The first black elected to the state Senate since Reconstruction is running for lieutenant governor despite some Democrats' fears that his candidacy will hurt the party. Wilder, 53, who made his announcement in front of a portrait of the late Sen. Harry F. Byrd Sr., said Virginia has changed enough since the Byrd era that he can win. ROBERT H. PRY/High Tech Job

Pry, 60, is the president of the newly formed Center for Innovative Technology, and much of the success or failure of this undertaking will rest on his shoulders. Pry, a retired electronics executive, will try to transform Northern Virginia into a high-tech center. DAVID H. LAWS/A Laboring Job

Laws, 50, is the new president of the AFL-CIO in Virginia. Laws has the difficult task of trying to forge a new course for the AFL-CIO in Virginia, where labor has been weak and right-to-work laws are widely supported by most politicians. ALLYN R. SIELAFF/Number Three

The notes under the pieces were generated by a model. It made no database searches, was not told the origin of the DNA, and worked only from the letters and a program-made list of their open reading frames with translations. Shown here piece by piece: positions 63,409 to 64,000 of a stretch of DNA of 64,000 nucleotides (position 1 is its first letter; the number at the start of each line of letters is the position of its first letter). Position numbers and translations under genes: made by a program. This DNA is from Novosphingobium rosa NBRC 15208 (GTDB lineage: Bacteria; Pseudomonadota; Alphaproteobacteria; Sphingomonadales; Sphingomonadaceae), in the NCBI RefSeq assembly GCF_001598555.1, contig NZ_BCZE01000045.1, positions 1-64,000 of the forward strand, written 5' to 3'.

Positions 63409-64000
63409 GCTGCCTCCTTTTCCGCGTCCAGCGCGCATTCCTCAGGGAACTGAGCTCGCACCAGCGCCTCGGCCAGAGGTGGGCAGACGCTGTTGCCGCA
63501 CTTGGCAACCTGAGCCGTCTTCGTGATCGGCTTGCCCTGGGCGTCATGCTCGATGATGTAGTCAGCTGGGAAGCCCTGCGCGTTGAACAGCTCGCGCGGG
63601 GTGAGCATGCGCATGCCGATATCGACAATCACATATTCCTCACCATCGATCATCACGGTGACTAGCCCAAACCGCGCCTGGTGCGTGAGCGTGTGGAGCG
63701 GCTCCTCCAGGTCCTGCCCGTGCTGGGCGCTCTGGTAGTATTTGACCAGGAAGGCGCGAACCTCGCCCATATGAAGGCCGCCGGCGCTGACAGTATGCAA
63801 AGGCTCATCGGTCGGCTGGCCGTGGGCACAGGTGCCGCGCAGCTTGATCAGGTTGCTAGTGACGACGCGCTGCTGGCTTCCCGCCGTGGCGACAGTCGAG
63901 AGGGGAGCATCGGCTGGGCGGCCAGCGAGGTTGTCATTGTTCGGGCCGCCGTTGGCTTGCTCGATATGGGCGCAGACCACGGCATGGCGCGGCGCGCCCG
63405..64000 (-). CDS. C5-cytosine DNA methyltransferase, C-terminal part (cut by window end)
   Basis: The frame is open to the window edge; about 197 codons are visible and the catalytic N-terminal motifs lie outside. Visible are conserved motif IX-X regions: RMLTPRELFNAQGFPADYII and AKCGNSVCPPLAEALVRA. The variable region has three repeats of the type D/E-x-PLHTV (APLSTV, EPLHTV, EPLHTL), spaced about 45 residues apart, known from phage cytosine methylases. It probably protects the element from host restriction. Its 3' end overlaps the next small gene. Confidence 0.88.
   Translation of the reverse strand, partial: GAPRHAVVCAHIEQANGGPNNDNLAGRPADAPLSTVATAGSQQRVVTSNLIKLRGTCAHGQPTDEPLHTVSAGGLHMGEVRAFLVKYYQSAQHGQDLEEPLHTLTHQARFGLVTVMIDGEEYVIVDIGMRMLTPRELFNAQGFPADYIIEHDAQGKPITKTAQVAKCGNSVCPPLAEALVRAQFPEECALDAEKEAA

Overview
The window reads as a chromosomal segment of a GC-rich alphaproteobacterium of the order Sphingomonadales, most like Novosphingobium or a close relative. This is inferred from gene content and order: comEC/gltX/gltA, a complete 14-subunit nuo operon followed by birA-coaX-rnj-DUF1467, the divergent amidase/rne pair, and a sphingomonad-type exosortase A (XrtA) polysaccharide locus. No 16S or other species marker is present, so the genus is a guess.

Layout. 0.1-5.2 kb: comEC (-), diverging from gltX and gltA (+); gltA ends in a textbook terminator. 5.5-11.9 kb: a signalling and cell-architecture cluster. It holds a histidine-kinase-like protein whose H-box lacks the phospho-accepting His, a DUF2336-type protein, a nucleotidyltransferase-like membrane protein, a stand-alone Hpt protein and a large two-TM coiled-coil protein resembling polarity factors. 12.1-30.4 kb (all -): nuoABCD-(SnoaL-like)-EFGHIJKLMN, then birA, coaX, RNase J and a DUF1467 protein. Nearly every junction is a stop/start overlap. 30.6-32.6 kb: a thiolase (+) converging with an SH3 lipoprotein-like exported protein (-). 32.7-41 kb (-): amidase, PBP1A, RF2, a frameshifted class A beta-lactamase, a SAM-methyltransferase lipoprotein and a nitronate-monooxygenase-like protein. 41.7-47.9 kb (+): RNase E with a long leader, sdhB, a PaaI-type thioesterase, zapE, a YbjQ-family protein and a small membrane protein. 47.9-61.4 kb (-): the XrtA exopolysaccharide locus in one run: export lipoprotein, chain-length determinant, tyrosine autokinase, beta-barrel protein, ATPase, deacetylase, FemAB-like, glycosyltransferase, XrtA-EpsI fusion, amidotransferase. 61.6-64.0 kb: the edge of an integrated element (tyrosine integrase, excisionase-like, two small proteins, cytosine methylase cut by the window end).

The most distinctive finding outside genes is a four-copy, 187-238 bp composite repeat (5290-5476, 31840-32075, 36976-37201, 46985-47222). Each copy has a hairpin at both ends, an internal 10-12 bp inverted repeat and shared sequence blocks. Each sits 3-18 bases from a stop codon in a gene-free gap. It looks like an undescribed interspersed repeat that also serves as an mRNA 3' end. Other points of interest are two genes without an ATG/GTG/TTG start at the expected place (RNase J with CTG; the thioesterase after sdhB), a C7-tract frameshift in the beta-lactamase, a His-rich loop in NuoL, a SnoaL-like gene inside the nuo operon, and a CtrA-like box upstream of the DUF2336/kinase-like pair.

The new chief of Virginia's prison system faces rebuilding a corrections department reeling from a series of prison breaks and disturbances. Sielaff, 53, gained a national reputation as a liberal prison reformer in three other states, a label some conservative Virginia officials say may hamper his efforts as Robb's third corrections head in three years. G. RICHARD PFITZNER/Lining Up Votes

Pfitzner, 39, a Democratic supervisor in Prince William County, appears on the verge of unseating Democratic County Board Chairman Kathleen K. Seefeldt. Pfitzner, often boisterous in meetings but considered politically shrewd, has lined up four votes on the seven-member County Board, which elects a chairman from its own ranks.